Stone of Jade

United States

~ 16 she/her ~
Aspiring writer and artist. Completely awestruck by night skies. Apart of many, many fandoms ;) Reader, journaler, collector.
~ pilot pens and beat-up notebooks ~
one half of the locket

Message from Writer

Hi! You found my page!! Just that fact means a lot <3
I mainly write fiction and short stories, but I am trying my hand at poetry. I love writing poetry but I am not very good yet. A lot of it is inspired from real-life circumstances.

Read some of my work if you are so inclined! Thanks! :)

ongoing dystopian novel: Traitors and Rebels
Find the links to chapters 1-8 here:

If you ever need a review don't be afraid to ask! Link it on one of my pieces and I'll get to it as soon as I can!

Currently reading:
Count of Monte Cristo
and I am LOVING IT!!!!

Go check out my friends :)
There And Back Again,
Wishing on Dandelions
& chasing sunsets

Soup's On

June 13, 2020

    The front door slammed behind us as we hurried into the warmth of my grandparents’ house, all bundled against the winter air. Snow boots and coats were peeled off, red noses and ears were exposed. It was Christmas day, and most of my extended family had already arrived. I slipped through the crowded living room and into the kitchen.   
    "Alexandra Jade!" my grandmother exclaimed; she’s the only one who calls me by my full name. "How was the drive? Are you hungry? Soup's on!" 
    My grandfather scooped me into a hug, tickling my sides as my grandmother maneuvered between the steamy stove and the crowded counters. Fluffy breads, antipasto salad, savory roasts, pasta dishes, squashes, ziti and shrimp, Italian cookies, my grandmother’s signature Creme de Menthe cake, and pies of all flavors buried the counters. I took it all in, breathing deeply the smell of warm food. The whole house was filled with the sharp smell of garlic, the strong smell of bitter oregano, and the sweet smell of simmering onions. I sat at a little table and my grandmother placed a hot bowl of freshly made soup in front of me. She leaned down and gave me a hug, wrapping me in the smell of spices, before heading back to the kitchen. The vapors rising from the bowl and the broth in my spoon brought a warm and homely sensation throughout my whole body. 

    There are hundreds of families all over the world. Each has different backgrounds, cultures, and histories. Each family, no matter how many generations long, has something that ties them together. Families could connect by sipping Ethiopian coffee, or by chowing on nachos while watching a movie, or by baking Norwegian Fattigman cookies. Each family is so different, each food so unique. Food ties families together in the most loving ways. For me, one of my most cherished memories is my grandmother’s soup simmering on the stove. It may seem simple, boring even, but not to me. You don’t need affluence to make memories or fancy ingredients to make delicious food. My grandmother’s soup reminds me of gatherings with my family, the bustle of holidays, and the warmth of fresh food made entirely with love and a few spices.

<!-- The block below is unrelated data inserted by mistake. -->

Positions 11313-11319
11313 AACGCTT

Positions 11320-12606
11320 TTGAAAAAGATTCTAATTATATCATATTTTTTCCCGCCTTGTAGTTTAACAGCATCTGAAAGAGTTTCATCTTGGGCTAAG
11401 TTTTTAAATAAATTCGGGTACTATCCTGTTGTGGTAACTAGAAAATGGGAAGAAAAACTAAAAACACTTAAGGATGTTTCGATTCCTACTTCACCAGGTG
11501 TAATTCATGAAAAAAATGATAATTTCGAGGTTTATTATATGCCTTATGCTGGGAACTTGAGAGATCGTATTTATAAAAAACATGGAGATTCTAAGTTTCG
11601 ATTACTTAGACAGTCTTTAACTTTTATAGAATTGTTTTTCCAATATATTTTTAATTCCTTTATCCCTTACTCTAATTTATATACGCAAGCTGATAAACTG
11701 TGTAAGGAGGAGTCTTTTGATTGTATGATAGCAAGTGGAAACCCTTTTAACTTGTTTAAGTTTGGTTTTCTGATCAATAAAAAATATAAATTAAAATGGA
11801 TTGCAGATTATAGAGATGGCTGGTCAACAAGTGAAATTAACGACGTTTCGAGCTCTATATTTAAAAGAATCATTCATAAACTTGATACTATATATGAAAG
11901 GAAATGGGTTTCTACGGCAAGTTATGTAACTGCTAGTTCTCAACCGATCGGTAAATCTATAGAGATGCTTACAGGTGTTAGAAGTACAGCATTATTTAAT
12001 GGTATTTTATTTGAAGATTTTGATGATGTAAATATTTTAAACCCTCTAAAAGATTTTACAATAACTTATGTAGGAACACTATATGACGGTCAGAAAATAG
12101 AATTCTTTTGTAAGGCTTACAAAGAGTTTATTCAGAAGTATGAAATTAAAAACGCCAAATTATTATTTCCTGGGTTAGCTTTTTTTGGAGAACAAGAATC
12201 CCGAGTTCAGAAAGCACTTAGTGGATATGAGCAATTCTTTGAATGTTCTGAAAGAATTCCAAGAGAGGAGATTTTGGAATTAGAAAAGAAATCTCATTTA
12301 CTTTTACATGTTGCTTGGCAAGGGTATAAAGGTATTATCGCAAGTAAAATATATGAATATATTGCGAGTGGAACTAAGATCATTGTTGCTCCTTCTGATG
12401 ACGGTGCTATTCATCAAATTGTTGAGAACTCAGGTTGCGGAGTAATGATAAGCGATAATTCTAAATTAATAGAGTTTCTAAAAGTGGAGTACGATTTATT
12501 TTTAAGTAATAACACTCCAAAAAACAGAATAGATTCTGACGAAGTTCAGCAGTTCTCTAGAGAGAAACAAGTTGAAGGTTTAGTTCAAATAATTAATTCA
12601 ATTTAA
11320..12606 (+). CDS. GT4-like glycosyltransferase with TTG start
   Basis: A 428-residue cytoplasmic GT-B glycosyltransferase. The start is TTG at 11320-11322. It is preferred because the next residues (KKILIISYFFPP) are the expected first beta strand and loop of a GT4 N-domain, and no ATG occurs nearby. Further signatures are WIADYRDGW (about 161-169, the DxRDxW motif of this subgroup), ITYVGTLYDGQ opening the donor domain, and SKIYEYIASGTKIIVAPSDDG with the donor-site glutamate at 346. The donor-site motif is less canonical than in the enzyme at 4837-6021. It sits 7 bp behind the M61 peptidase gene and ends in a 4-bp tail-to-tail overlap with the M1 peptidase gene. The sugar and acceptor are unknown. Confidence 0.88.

My great-great-grandparents came to America as immigrants, travelling through Ellis Island all the way from Portugal and Italy. Two generations later, in 1947, my grandmother was born. She grew up in a poor family, but was blissfully unaware of just how poor they were. They had food on the table every night and their needs were met, which is a lot one can say for living two years after World War II.
    "If you’re strapped for money, soup is the best thing!" my grandmother once told me. "And if you serve soup and have an extra guest, always add a cup of water to the broth to feed everybody--that's what my mother would do and no one could tell."

    I have always been amazed at the amount of food my grandmother’s small kitchen can produce. Every attender knows to bring their own Tupperware, guaranteed a minimum two days’ worth of food in the form of leftovers. But soup was never part of those leftovers. The pot was always empty by the end of the night. It was that good. The home-made broth, sprinkled with pepper and spinach, the juicy morsels of meat and her signature Acini de Pepe noodles. It was full of simple ingredients, but, oh, just a spoonful of that soup made anyone feel at home. Every gathering, every holiday, that soup was served. No matter what other delicious foods there were, I would always start with a bowl of my grandmother's soup. 

     "I didn't always know how to cook," my grandmother would tell me. "I had a lot to learn when I got married. You should start simple, like boiling an egg or making a pot of soup. One time," she laughed, "I bought a bag of chicken wings and threw those into a pot of water and salt. That was it, and as the broth simmered, it filled our house with the most amazing aroma. But I burned it to a crisp! I had forgotten it was on the stove and left. All the water evaporated and the burned wings sat at the bottom of the pot."
    It is hard for me to imagine my grandmother ever not knowing how to cook. That is what she does and it seems like she was born knowing how to do it. I guess I am where she was all those many years ago...a bit hopeless in the kitchen. But you don’t need to know how to cook fancy meals with expensive ingredients to tie your family together. You don’t need affluence to make memories. A pot of broth with a few vegetables and spices connects people just as well as a three-course, five-star meal. A bowl of my grandmother’s soup is the foundation of many fond memories of my childhood. It is simple, but something I will cherish all my life. I don't know what my future holds, but no matter what, I hope that one day I can greet my grandkids at the door and tell them, “soup's on!”
word count: 875

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